It is tempting when writing about a film called The Bridesmaid to go with the easy post title of "Always a Bridesmaid" or "Never a Bride" or some other quick and easy take on that old saying. But when reviewing a film by Claude Chabrol why go with the obvious? In a piece on Chabrol in The New Yorker Terrence Rafferty accurately wrote (specifically of The Bridesmaid but it could apply to any number of his films) that Chabrol's film doesn't thrill but instead prefers "to unsettle, to disorient, to unnerve and to create the sort of apprehension that cannot finally be resolved." The Bridesmaid isn't a roller coaster ride. It doesn't hurtle down the tracks to a foregone conclusion. It creeps and crawls and finally surrenders to the impulses of madness.
It is also tempting to provide a plot summary for The Bridesmaid, to pull the reader into the twist and turns of the plot without revealing the ending, but then, what would that do? In a film that fools the viewer into believing it is a thriller before revealing itself to be an examination of two shared madnesses, one psychotic and the other obsessive, the plot summary would fool the reader as well. It would lead the reader down the path of misdirection in an attempt to lure them into watching it knowing that a film that does not provide the traditional payoff sometimes needs misdirection to gain an audience. But Chabrol doesn't care about that so why should I?
The characters of Phillipe and Senta, man and woman, lovers and neurotics, are both mad, it is true, but only one appears to be to the outside world. Phillipe hides his madness behind a veneer of societal responsibility, a responsibility to his job and his family. Underneath that veneer is a burning passion for an ideal woman, a woman that only exists in the stony form of a bust of a goddess named Flora, intended for display in a garden. Senta's madness is visible. She's "odd" and "a bit weird" and quite possibly lies any chance she gets. She believes taking someone's life for someone you love is the same as writing a poem for them. She has no veneer and doesn't see any reasons for one. Senta has no illusions propped up and on display for the world around her. She may tell lies but she presents herself as is, openly and without reservation.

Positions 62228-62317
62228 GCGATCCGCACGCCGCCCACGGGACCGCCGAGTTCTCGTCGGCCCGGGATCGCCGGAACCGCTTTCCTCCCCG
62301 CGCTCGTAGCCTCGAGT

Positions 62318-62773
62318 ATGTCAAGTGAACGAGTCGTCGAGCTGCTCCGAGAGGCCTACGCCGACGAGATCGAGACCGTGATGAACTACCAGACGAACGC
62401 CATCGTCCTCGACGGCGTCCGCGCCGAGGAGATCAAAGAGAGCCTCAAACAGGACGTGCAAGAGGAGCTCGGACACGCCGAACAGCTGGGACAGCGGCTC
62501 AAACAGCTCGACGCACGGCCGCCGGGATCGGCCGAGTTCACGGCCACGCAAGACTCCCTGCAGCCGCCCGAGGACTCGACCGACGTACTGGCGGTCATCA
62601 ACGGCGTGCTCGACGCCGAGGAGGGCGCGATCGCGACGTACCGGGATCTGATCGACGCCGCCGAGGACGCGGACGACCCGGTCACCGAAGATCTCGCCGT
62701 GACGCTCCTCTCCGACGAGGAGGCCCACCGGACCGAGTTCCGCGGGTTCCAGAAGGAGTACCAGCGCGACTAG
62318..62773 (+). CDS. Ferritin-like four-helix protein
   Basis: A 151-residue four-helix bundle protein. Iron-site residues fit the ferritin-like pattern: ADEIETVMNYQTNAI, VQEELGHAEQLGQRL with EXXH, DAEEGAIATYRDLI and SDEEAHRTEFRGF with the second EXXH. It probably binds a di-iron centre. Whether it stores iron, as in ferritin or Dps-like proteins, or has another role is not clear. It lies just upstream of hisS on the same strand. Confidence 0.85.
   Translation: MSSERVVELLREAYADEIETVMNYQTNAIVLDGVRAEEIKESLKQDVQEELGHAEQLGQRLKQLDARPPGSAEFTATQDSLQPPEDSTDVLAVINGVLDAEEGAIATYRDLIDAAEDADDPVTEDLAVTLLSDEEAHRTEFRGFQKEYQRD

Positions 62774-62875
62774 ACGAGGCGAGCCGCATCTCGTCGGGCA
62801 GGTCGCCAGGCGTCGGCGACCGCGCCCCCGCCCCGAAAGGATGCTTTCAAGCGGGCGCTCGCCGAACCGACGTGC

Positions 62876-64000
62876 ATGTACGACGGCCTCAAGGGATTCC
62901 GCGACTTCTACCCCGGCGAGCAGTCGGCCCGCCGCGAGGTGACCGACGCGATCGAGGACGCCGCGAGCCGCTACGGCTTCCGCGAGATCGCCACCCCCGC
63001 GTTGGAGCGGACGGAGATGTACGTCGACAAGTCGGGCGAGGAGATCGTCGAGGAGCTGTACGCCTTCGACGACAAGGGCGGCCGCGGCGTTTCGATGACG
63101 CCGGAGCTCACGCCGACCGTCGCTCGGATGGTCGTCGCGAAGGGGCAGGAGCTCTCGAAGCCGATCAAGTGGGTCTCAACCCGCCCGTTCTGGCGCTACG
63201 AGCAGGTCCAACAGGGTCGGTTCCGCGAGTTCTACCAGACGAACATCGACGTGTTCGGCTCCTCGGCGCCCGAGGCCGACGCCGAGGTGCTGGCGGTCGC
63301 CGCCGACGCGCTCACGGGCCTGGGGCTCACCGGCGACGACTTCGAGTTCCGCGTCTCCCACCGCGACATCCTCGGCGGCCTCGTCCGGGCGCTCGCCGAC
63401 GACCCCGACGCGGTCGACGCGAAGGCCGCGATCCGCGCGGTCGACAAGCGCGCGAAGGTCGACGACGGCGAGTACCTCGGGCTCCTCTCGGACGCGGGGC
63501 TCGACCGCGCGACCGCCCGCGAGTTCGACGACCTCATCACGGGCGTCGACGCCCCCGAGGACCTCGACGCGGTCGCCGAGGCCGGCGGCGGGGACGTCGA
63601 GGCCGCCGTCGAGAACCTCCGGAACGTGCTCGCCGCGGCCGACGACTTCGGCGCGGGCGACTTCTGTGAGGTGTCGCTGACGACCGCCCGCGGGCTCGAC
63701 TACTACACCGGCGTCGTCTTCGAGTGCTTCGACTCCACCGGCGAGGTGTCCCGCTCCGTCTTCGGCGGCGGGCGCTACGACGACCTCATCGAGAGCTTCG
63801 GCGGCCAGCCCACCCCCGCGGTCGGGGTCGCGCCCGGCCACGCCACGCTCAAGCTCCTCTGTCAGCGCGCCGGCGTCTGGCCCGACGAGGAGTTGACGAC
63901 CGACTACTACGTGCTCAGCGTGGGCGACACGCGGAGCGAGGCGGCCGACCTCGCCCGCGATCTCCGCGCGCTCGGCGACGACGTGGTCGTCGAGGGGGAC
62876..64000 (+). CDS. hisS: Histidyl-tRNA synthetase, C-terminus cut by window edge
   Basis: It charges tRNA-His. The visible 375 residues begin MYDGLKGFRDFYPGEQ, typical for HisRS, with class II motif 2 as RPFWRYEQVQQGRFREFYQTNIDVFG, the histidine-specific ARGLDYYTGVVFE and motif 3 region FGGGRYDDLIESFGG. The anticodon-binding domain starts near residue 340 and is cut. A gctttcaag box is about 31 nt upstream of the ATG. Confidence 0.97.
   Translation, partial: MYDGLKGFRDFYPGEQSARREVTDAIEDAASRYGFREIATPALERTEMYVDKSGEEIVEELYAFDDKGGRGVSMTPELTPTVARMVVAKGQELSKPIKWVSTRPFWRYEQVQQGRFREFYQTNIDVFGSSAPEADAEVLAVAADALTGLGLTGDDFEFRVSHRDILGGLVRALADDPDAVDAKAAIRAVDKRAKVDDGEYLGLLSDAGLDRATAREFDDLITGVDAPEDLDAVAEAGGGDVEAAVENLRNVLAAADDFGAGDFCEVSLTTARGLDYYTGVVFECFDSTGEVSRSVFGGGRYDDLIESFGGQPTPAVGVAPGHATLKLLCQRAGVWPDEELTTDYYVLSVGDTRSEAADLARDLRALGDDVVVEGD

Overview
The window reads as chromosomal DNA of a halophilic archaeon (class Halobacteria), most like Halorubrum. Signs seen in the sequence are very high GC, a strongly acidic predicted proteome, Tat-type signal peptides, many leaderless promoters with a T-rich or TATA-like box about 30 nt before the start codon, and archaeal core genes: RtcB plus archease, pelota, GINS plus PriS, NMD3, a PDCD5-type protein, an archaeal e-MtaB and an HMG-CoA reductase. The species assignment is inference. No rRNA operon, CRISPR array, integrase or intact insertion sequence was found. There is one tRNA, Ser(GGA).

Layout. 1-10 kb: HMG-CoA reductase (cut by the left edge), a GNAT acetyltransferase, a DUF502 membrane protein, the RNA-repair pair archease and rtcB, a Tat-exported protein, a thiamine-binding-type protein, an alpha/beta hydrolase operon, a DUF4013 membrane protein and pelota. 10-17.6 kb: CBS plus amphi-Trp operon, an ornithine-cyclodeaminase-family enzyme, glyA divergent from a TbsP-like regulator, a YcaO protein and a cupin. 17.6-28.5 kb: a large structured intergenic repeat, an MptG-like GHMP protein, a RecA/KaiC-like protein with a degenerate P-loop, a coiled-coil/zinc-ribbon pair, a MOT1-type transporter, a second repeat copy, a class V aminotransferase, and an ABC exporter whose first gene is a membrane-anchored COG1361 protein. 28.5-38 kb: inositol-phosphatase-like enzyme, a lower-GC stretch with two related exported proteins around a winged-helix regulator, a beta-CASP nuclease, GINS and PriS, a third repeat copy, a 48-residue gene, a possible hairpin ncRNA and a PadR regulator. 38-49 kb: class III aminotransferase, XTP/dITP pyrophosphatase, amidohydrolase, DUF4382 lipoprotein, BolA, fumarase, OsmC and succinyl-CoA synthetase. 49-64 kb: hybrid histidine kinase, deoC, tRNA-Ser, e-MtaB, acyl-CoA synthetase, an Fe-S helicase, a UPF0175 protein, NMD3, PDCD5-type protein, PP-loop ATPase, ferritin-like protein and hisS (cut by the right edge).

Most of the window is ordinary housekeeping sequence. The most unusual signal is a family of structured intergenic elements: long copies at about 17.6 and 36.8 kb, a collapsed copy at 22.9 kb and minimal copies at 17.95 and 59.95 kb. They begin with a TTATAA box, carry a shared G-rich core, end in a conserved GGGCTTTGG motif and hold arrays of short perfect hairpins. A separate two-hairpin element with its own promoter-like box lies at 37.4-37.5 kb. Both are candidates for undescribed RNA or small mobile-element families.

It is this sense of the visible and invisible, of two shared madnesses coalescing as one that Chabrol observes with patience and reserve, building dread until the story reaches a point where both characters must reveal the full scope of their madness to the other, and accept it. The audience may want more but the attentive viewer will realize that's all there is to show. A climactic showdown or chase or confrontation between the law and the lovers, between society and the fringe, would be too obvious, too rote, too expected. Chabrol gives us instead a declaration of love that could or could not mean something else altogether. The Bridesmaid asks the viewer to study madness in the guise of a thriller. Some of the same cliches are there (the ominous questioning by the police, the final walk through the old abandoned house - or at least the upstairs portion of it) but in the end Chabrol doesn't want to thrill his viewer but to engage him in something richer, more full of life. As the credits roll and Flora gazes back on us, unquestioning and unblinking, we wonder, did we just watch a love story or a psychodrama? And then we laugh and realize, "What's the difference?"